"At first only the homes were quarantined, but later it was so bad,
that the whole town was quarantined. Lots of people died."
Henry Clay, Chickasha Oklahoma - 1937
In this unique time of a global pandemic, we should note that many who came before us, also faced times of health crisis in their lifetime. A century ago, many families suffered the loss of loved ones during the period of the Spanish Influenza, of 1918. Others during the same decade had ancestors who faced the threat of tuberculosis.
Earlier, in 19th century, cases of smallpox, measles yellow, fever and cholera also plagued daily life. In Indian Territory, many Freedmen also faced outbreaks of cholera, smallpox and other epidemics. Some spoke about it to their families, and others left words behind in the Indian Pioneer project in the 1930s and some of them told the stories of how they fared during that time of health crisis.
I am sharing a few quotes from Freedmen who were interviewed in the Indian Pioneer Project.
Anderson Bean , Muskogee (Interviewed February 27, 19370
"I remember the cholera soon after we moved here. A negro man was the first one who died, and a negro woman was next. She died the same day. It was on Monday. They were not kin, and they did not live near each other. They just died sudden-like. It wasn't anything for someone to say that so-and-so "is dead". And you would say, "no he ain't dead. I was just talking to him about an hour ago" and the answer was, "makes no difference, he's dead, now." Some claimed that the muskrats that came up on the river boats were what started the cholera. My brother died with it. The government moved us Negroes out onto Four Mile Creek, until the cholera was over. Some of the people died while out there. Russell Vann picked out a cemetery. It is still in use. My mother was buried there in 1908. You can see her tombstone over there in the cemetery if you go there. Her name was Crosby Bean. She was born in 1802."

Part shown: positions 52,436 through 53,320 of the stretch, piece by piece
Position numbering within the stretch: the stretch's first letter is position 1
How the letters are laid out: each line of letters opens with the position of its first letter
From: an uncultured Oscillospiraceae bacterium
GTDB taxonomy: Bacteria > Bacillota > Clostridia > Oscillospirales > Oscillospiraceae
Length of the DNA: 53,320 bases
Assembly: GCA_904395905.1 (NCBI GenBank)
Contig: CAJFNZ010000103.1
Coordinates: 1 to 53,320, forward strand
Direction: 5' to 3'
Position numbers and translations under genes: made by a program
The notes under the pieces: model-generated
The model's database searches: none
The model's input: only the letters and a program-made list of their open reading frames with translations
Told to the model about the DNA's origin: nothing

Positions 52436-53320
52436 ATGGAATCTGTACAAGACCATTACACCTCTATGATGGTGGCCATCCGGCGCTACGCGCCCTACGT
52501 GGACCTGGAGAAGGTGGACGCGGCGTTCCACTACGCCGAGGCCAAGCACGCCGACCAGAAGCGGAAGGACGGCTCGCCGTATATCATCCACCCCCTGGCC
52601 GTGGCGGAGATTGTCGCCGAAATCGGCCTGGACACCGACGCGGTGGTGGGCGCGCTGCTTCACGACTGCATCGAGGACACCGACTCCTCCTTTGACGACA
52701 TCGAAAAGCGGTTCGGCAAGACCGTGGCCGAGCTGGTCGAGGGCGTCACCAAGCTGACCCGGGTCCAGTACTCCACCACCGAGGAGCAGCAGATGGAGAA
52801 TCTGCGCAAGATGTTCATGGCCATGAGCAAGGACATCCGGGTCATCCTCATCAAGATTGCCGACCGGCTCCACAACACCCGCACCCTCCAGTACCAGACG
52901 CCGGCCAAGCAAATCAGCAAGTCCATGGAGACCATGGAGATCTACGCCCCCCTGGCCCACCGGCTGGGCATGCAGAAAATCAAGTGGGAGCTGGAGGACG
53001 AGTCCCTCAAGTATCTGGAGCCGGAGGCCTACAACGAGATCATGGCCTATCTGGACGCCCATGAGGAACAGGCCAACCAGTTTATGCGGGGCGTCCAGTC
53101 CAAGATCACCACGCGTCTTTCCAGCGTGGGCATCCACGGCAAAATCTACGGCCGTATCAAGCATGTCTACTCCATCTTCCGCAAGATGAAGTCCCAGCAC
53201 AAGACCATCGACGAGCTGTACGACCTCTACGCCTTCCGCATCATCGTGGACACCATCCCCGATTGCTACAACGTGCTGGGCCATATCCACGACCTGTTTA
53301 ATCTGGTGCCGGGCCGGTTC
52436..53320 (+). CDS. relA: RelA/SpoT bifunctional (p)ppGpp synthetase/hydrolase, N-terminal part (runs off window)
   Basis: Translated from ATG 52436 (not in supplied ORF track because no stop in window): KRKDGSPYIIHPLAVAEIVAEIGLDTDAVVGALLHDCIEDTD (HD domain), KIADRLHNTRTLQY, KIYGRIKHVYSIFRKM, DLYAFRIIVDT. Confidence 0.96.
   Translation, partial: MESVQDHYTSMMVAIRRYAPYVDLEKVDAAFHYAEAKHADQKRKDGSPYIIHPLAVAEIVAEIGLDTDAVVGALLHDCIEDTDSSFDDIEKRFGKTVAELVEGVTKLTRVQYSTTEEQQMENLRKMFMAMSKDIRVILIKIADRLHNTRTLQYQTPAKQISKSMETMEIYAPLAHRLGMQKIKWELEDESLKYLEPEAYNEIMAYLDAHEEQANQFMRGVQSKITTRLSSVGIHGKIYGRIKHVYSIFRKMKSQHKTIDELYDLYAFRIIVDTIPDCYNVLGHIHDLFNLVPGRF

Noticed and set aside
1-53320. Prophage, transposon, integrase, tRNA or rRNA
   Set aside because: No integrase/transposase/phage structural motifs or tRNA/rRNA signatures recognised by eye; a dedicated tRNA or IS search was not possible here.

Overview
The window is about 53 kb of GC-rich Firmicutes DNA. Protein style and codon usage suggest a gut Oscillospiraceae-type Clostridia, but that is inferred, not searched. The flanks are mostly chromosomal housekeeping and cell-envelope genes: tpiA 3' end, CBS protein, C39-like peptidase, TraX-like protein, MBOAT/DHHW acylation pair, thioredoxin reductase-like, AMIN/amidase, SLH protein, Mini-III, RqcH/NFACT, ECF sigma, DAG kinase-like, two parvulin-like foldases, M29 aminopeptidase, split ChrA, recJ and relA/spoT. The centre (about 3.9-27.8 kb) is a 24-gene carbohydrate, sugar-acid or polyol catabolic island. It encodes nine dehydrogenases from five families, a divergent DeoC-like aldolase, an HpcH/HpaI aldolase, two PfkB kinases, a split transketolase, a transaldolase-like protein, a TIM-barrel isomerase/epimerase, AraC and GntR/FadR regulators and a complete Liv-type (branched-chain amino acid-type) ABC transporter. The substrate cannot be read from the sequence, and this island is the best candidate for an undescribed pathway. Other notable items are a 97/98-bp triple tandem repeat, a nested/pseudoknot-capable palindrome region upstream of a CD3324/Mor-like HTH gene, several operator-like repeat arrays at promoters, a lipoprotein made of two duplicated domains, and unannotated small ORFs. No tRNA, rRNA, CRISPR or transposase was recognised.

Jake Simmons, (Interviewed 1937)
"In 1881, there was a smallpox epidemic at Okmulgee, Indian Territory, and it came near wiping out the entire population of this village. They attributed the epidemic to the Bill Fryer family who had moved into the settlement."
Mary Nivens, (Interviewed February 22, 1937)
"Was I in the cholera? Does I know anything about it? Well, I reckon I does. Mr., I tried to die. All my folks died. I tried to die. Mr. I wouldn't tell you no lie, I sho' did try to die. I et green corn and green cabbage, and everything I could, tryin' to get that cholera so I could die, too. All my folks died and I didn't want to live, but I just couldn't die. The government put us out on Four Mile Creek and we lived under trees and in tents. The government give us our rations. Russell Vann picked out the cemetery location when the first one died out there. People would drink pusley tea and everything they could, trying to do something for the cholera. But they just took sick and died in a few hours."
Henry Clay, Chickasha (Interviewed June 16, 1937)
"In 1902 or 1903, Black Smallpox hit the town. At first only the homes were quarantined, but later it was so bad, that the whole town was quarantined. Lots of people died."
It is clear that 19th century threats to the public health affected Freedmen from the Five Tribes,as well as people throughout continental North America. The few words extracted above, from the Western History Collection at the University of Oklahoma reflect the crises that they faced.
As we deal with the challenges of the current global pandemic with Covid-19 virus, we can find some comfort knowing that our ancestors came through those years when medicine was not advanced. They faced the future with a fear that we also can understand. We can be comforted, however, with the knowledge that the epidemics that they faced did subside, as this one will, as well. And like our ancestors, we should remember to tell the stories of how we faced the situation. This is the time to journal, to record our own feelings, and to pass this to the next generation.